Why behavioural science should be in your DE&I strategy

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2 min read

May 23, 2023

The article was originally published in MindGym on September 2, 2021: https://themindgym.com/resources/articles/behavioural-science-dei-strategy

Successful Diversity, Equity & Inclusion initiatives require participants to think and, ultimately, behave differently.

Changing thought so that it influences behaviour is almost certain to fail without the use of proven behavioural science techniques.

Before we begin, it is important to emphasise that introducing behavioural science into your DE&I initiatives does not require you to be a behavioural scientist. An appreciation of the human need to feel unique and experience a sense of belonging to a larger group is a powerful starting point.

Without this foundation, it is easy for learning opportunities to be missed and perceived attacks on an individual’s uniqueness to surface in the form of ‘identity threats’1, the most common forms being:

  • Categorisation – When someone is pigeon-holed into a certain demographic with an identity assigned to them rather than being able to choose their own
  • Distinctiveness – When the uniqueness of a person or group is undermined by dominant cultural or corporate norms
  • Value– When a person’s or group’s capability is questioned because of their social identity
  • Acceptance – When someone’s position within a group is undermined or denied because of an overriding corporate ideology.

When we feel that our identity is threatened, our mind plays tricks on us2, 3, 4 ,5, 6. We become defensive and negative towards other groups7. We find it harder to learn new things8. And our wellbeing and, ultimately, performance suffers too.9

By recognising where these ‘identity threats’ exist, we can apply behavioural science techniques to counteract them. This involves a combination of spotting the tricks our own minds play on us, recognising that we’re all different but that some differences have bigger impacts than others, an appreciation of the distinction between misbehave and misstep, and taking personal responsibility for making workplaces inclusive.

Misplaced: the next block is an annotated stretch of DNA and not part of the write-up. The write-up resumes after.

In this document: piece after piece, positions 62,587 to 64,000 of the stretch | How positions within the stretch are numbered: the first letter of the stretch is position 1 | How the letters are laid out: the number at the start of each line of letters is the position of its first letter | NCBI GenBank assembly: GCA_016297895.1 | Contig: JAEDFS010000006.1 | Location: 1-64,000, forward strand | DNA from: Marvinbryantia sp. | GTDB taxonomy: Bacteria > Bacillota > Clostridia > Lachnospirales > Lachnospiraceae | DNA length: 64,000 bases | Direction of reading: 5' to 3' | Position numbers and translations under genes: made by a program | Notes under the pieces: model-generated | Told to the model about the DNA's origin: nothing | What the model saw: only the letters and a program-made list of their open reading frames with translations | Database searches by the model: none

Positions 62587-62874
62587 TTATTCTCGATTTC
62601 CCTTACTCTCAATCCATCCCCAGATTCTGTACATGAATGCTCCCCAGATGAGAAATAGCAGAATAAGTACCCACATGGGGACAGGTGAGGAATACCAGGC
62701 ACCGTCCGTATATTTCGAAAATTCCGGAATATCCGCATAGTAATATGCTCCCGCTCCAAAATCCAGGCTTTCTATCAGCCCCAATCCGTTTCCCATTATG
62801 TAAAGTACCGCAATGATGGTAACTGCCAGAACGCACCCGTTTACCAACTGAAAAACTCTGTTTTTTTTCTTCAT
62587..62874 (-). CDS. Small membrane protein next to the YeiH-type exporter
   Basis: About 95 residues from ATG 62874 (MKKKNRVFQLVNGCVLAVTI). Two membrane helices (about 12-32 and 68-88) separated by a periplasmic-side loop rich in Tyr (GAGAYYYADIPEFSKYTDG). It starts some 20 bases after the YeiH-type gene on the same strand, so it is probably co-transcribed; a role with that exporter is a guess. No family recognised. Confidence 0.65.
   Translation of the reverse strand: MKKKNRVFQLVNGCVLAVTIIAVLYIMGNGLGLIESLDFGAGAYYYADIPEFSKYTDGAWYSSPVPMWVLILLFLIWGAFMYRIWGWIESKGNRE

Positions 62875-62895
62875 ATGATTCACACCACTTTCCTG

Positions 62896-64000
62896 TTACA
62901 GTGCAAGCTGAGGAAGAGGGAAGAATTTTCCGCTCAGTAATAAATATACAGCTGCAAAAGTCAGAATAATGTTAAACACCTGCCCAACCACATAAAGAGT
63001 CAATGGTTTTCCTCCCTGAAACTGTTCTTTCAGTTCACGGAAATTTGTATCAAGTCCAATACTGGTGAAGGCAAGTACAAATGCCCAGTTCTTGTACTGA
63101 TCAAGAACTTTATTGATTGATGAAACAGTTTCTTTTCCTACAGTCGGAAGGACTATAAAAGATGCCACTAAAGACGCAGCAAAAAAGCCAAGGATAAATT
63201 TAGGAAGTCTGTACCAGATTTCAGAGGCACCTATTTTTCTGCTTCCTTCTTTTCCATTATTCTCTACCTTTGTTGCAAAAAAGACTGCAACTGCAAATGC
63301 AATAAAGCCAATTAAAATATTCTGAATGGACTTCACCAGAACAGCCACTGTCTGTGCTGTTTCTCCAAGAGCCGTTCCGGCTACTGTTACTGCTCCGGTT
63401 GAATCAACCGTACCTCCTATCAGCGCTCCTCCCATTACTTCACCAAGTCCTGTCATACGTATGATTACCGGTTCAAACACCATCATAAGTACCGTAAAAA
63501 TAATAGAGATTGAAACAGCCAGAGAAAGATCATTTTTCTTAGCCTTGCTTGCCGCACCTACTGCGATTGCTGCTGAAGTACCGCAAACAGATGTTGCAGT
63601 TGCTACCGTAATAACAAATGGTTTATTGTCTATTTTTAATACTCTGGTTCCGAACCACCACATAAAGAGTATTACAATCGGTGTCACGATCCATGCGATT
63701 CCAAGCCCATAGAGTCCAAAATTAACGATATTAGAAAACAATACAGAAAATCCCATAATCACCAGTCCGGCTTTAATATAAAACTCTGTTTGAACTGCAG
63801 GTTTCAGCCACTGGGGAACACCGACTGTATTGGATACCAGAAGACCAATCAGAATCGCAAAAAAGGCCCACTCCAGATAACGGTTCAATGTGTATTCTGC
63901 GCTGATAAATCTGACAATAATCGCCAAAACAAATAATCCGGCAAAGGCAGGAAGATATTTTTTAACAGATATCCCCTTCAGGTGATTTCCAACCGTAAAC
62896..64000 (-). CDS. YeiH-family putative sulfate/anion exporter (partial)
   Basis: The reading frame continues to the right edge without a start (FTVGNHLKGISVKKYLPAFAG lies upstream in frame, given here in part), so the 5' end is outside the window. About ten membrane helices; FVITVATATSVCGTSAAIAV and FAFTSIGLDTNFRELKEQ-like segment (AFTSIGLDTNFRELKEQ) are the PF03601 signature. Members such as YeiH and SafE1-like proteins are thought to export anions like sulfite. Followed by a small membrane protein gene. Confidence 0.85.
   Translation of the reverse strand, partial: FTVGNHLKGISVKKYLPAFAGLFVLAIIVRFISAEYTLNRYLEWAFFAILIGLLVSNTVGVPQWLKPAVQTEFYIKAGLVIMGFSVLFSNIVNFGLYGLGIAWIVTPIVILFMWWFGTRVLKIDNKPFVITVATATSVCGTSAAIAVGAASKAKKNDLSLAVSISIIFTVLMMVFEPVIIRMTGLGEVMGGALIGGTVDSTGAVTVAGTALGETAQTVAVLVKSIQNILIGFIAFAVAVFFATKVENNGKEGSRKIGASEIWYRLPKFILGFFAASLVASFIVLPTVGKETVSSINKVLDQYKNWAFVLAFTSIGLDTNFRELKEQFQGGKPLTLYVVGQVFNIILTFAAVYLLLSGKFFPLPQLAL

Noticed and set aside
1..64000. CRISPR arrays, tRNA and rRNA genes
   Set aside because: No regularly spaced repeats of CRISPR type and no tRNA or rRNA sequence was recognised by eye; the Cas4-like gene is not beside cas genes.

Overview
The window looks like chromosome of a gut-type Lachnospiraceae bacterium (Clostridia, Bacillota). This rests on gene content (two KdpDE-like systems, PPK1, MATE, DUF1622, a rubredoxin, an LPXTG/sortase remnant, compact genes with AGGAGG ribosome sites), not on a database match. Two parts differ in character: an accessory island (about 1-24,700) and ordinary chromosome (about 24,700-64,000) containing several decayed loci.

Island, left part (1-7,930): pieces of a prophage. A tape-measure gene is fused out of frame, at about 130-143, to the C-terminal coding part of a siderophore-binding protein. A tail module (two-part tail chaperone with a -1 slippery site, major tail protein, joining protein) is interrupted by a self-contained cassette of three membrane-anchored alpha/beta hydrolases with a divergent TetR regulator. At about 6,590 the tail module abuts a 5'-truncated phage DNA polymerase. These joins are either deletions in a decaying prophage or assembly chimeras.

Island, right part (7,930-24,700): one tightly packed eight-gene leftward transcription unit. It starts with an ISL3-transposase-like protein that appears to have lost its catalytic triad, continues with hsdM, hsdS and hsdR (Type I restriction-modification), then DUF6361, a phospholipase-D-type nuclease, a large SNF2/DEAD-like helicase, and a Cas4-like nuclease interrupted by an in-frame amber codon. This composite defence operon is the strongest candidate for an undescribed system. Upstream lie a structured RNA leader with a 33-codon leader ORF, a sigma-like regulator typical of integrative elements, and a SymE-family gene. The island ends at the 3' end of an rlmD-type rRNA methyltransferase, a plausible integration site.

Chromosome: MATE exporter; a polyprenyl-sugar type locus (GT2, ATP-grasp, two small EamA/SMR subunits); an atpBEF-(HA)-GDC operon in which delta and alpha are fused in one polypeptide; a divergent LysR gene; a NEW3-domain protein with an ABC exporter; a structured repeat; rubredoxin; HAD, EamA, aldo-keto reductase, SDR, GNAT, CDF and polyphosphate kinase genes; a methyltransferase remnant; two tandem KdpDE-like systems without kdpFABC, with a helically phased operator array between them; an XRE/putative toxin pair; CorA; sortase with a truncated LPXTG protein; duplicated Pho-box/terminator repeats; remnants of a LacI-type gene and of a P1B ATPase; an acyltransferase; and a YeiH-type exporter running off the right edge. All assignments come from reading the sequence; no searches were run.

Applying behavioural science in practice

Unfortunately, attempts to influence the crucial ingredient of individual behaviour too often fall flat and fail to offer a return on investment. The science shows that people need the capability, opportunity, and motivation to change their behaviour. They don’t necessarily need consecutive days at a time out for training, at huge cost to the business.

It’s vital to be aware that our assumptions about learning too often prevent behaviour change. Some common misconceptions are:

  • Longer training sessions are better
  • A training event itself is the hero rather than the focus being on helping people to solve problems in the real world
  • That only the learner should be targeted instead of managers, peers, leaders, and culture
  • Everyone should be treated the same rather than giving individuals a unique learning journey that’s tailored to their schedule.

The truth is that ‘little and often’ outperforms ‘a lot in one go’. Think gym vs health farm or, technically, ‘distributed’ vs ‘massed’ practice:

So, for example:

  • A day’s course re-designed with the same content, so it is run in short chunks over a longer period improves performance by half a standard deviation on the mean
  • A 90-minute workshop can have greater impact than a traditional day long course
  • A distributed programme with high impact bite-size chunks can improve performance by 17% while taking up the same amount of employees’ time (the largest cost in most initiatives) and with only minimal disruption to daily workflow
  • The most cost and time-effective way to change behaviour is to follow a continuous cycle, usually best achieved as a combination of live, one-to-ones and digital interactive screen time.

Ultimately, applying behavioural science to your organisation’s DE&I toolkit is about more than creating a happier, more inclusive workplace, it is about measurably improving business performance.